Lab Rats

Forbes has reported that Facebook “conducted secret tests to determine the magnitude of its Android users’ Facebook addiction.”  In the tests, which apparently occurred several years ago, users of the Facebook app for Android were subject to intentional crashes of the app. without being informed of the tests.

Why would Facebook want to provoke crashes that would frustrate users who were trying to wish a Facebook friend happy birthday or post their latest selfie?  Purportedly, to test the “resilience” of Facebook users.  If your app suddenly crashed, would you just say the hell with Facebook, or would you try to access Facebook through an internet browser instead, or through a different app?

paralyzed-ratsWhen you think about it, intentional crashes aren’t really testing “resilience” — they’re testing obsession and addiction.  After a crash, a rational person would avoid Facebook, for a while at least, reasoning that time was needed for anonymous techno-geeks at some far off location to address the cause of the crash and fix it.  Only somebody desperate for an immediate Facebook fix would spend time searching to get to Facebook via alternative means, because nothing time sensitive ever really happens on Facebook.  You can always send your friend an email expressing birthday wishes, or save that choice Throwback Thursday photo until next week.

But the point, of course, isn’t whether it’s resilience or obsession that is being tested — it’s the fact that Facebook is intentionally frustrating its users at all.  It sounds like the kind of experiment some evil scientist with a futuristic base on a remote island might use on hapless prisoners.  After all, why would you knowingly thwart the efforts of somebody who is trying to access your website?  Facebook no doubt would shrug and say the tests provided needed information — but really, it did the tests because it could . . . and it was confident that Facebook fans would keep coming back.

We shouldn’t be surprised by this:  Facebook has done similar kinds of tests before, and other companies do, too.  On the internet, we’re all lab rats.  Our movements are tracked constantly, but instead of scientists in white coats checking when we take a sip from the water dropper or stop running on the wheel or are responding to the electrodes placed on our hind quarters, data is compiled about which websites we visit, how long we stay there, what we click on, and whether we’re showing an interest in one product or another so that we can be bombarded with pop-up ads for that product forever.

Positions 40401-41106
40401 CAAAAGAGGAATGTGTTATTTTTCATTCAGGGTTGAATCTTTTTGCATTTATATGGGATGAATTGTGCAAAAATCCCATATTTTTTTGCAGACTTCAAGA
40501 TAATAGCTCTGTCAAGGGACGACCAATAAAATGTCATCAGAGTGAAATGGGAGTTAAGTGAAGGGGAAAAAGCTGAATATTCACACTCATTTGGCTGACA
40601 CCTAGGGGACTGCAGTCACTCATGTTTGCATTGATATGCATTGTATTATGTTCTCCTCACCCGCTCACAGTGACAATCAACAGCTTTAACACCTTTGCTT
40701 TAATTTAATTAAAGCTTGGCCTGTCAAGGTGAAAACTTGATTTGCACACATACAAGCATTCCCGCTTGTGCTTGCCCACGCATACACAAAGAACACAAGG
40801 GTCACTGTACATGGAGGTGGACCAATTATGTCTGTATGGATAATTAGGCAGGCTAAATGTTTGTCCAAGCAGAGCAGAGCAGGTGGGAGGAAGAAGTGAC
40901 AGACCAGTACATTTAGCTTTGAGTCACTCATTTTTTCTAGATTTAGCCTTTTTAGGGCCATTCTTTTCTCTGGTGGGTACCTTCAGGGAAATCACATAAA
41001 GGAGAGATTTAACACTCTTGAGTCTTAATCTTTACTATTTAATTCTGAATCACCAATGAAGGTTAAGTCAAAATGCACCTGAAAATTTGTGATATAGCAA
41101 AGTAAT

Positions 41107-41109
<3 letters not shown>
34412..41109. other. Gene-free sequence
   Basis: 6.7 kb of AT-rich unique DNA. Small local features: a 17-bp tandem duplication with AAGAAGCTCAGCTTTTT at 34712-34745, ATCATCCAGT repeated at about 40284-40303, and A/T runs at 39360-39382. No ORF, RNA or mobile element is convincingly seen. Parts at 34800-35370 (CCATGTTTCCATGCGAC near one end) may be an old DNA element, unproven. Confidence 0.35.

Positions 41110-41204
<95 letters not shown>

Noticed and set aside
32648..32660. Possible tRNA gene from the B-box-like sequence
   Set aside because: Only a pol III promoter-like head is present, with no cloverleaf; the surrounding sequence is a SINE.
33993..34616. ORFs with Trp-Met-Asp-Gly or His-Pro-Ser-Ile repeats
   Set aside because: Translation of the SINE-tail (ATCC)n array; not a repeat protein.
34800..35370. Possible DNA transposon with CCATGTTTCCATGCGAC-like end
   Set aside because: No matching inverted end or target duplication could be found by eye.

Time for another spin on the wheel!

-Aire Jordan

The latest Forbes magazine list of billionaires has come out.  Unfortunately, I’m not on it — but Michael Jordan is.  In fact, Forbes determined that Jordan made a mind-boggling $100 million last year to enter the exclusive billionaires’ club.

How did Michael Jordan become a billionaire?  Basically, it’s because he owns a big chunk of an NBA team — his share of the Charlotte Hornets is estimated to have a net value of $500 million — and because he’s got the ultimate brand, even though he’s been retired from the NBA for more than a decade.  Last year he made $100 million from Air Jordan sales.  More than $2.6 billion of his shoes were sold — or more than half of the U.S. basketball shoe market.  Even at Air Jordan prices, that is a lot of shoes.

People often begrudge the wealthy all of the dough they’ve accumulated, but it’s hard to imagine anyone getting too upset about Michael Jordan’s wealth.  He was a great player who built a great reputation and then a brand, and he’s made a lot of savvy decisions for himself since he hung up his own Air Jordans.  In an era when many athletes are breaking the law or frittering away their millions on their “posses” or frivolities, Jordan has been smart — and a guide for other athletes who want to end their playing days with money in the bank and future prospects for more.

It would be good for athletes the world over if more of them wanted to Be Like Mike.